10. MACT standards for power plants are way overdue–according to law (Clean Air Act amendments passed by Congresses under presidents of both parties).

    Studies of impacts of new environmental regulations (this MACT plus several others) show that plants most likely to be closed are the oldest, least efficient, and often lacking modern pollution controls (therefore most damaging to public health)–plant in article is 60 years old. Newer, cleaner, more efficient plants will keep operating with perhaps some requiring pollution control upgrades. Newest plants with good scrubbers may meet new standards already.

    Generation reserve capacity in the Midwest is pretty good. Existing and new gas-fired plants can more cleanly meet new demand (plus some renewables plus investments in improving energy efficiency and reducing peak demand). By the way, EPA, Dept of Energy, and states have authority to alter the compliance schedule to assure that grid reliability isn’t compromised (don’t want a bunch of major plants simultaneously shut for upgrades, instead, phase them).

    The article gives more prominence to possible job losses from closure of the dinosaur coal plant than to the plan to replace with gas-fired capacity. Not fair to underplay construction, O&M, and gas-related jobs from modernizing our power infrastructure.

    Regarding comment: “If Duke is a “for profit” company, why would customers absorb the cost of retrofitting? They should have been reserving capital money like any profitable company does. hmmm.”
    –That makes sense for normal businesses (for some things). Utilities are regulated monopolies. The state (utility commission or similar body) regulates what they can charge based on costs to provide the service plus a rate of return. So the state (util commission) must approve any investments that will be paid by customers (“ratepayers”–you and me). States won’t allow utilities to raise your bill now in anticipation of a plant that maybe would need to be built in the future,
    –Regarding capital reserves, typically utilities or other businesses don’t save up money so they can plunk down hundreds of millions or billion dollars cash for a new plant. Instead they borrow the money (bonds) and pay back through revenues. Just like you or I taking out a mortgage and paying it off over time from our paychecks.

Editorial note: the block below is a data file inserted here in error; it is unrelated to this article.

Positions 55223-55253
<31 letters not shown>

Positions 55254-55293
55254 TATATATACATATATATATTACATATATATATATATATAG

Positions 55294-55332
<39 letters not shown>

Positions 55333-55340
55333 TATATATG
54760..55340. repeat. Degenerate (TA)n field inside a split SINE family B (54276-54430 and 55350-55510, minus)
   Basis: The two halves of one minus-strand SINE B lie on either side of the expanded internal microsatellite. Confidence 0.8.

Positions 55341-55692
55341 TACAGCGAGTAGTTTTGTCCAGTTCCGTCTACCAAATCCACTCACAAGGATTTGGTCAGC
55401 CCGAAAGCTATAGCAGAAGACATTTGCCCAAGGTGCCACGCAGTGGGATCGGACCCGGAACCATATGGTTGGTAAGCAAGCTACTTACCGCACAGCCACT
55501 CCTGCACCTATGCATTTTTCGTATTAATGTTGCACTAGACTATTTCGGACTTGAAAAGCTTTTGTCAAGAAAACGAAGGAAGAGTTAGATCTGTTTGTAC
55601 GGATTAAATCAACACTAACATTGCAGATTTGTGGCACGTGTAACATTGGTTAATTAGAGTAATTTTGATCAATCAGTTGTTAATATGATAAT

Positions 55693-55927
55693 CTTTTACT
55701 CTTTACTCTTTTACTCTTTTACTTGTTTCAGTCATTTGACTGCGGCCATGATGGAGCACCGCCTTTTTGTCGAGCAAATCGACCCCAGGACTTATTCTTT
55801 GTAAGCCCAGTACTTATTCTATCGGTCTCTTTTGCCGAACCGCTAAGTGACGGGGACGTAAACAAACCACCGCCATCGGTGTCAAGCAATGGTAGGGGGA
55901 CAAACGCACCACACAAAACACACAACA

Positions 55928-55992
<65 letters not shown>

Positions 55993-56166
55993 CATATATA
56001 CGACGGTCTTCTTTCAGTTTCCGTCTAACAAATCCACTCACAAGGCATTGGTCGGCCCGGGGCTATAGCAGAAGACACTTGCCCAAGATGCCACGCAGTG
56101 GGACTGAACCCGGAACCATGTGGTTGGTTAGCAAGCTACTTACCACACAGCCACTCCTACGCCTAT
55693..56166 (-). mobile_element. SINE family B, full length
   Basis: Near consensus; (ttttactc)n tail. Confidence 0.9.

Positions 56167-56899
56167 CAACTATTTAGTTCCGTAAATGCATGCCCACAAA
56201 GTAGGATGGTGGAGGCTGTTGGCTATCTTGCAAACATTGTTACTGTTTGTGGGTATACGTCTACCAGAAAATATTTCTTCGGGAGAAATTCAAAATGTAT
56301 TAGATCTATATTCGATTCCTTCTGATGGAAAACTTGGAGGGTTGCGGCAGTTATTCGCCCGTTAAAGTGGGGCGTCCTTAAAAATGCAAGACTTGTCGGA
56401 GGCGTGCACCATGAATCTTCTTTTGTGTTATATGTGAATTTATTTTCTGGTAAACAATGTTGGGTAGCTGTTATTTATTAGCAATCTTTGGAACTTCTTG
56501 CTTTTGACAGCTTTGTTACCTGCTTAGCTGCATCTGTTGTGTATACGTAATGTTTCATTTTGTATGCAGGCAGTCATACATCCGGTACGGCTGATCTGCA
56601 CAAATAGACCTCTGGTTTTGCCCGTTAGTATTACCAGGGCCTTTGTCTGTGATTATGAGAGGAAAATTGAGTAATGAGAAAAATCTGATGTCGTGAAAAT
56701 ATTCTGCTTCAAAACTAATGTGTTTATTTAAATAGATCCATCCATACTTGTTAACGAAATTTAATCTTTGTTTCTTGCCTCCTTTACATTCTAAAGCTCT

11. Does anyone know what the energy efficiency and maintenance of these geriatric plants are? I suspect that customers would be better served with new facilities that produce more power with less fuel and cost a lot less to operate. Would a new plant even need to hire 120 employees? I’m sure that Duke has looked into all these issues to conclude that these plant are money pits, not worth any further investment of any sort.

    I’m sure it’s politically convenient to blame the EPA for all their trouble. Moreover, I worry that the buying power on the open market will expose their customers to rate spikes, even “rolling blackouts,” due largely to financial volatility in energy futures. Financial derivatives are no substitute for real productive capacity. Will Duke executives take responsibility for their failure to make timely capital investments in efficient productive capacity or feign regulatory victimhood? If I were a shareholder, I would not be much impressed with this management.

  12. Ok… This perspective from an employee at Beckjord Station. I am a maintenance contractor at the plant. Yes it’s old and some of the technology is outdated, but in all honesty, the old equipment isn’t in all that bad of shape. All plants, old or new, will have things break. The process of making power is tough on things.

    There seems to be some focus on those 120 jobs. Well, let’s look at the bigger picture. The town in which Beckjord operates survives on the tax revenue from the plant. The school district here will lose 30% of it’s operating budget. The county will lose several hundred thousand a year. Guess what happens without that tax money? Other businesses lose customers. Teachers lose their jobs because the money isn’t there to pay them. Fewer teachers means that children aren’t as well educated. The town is forced to do layoffs, and fire/police/emt services are cut. In addition to those 120 Duke jobs being cut, over 100 contract workers will be cut, including yours truly.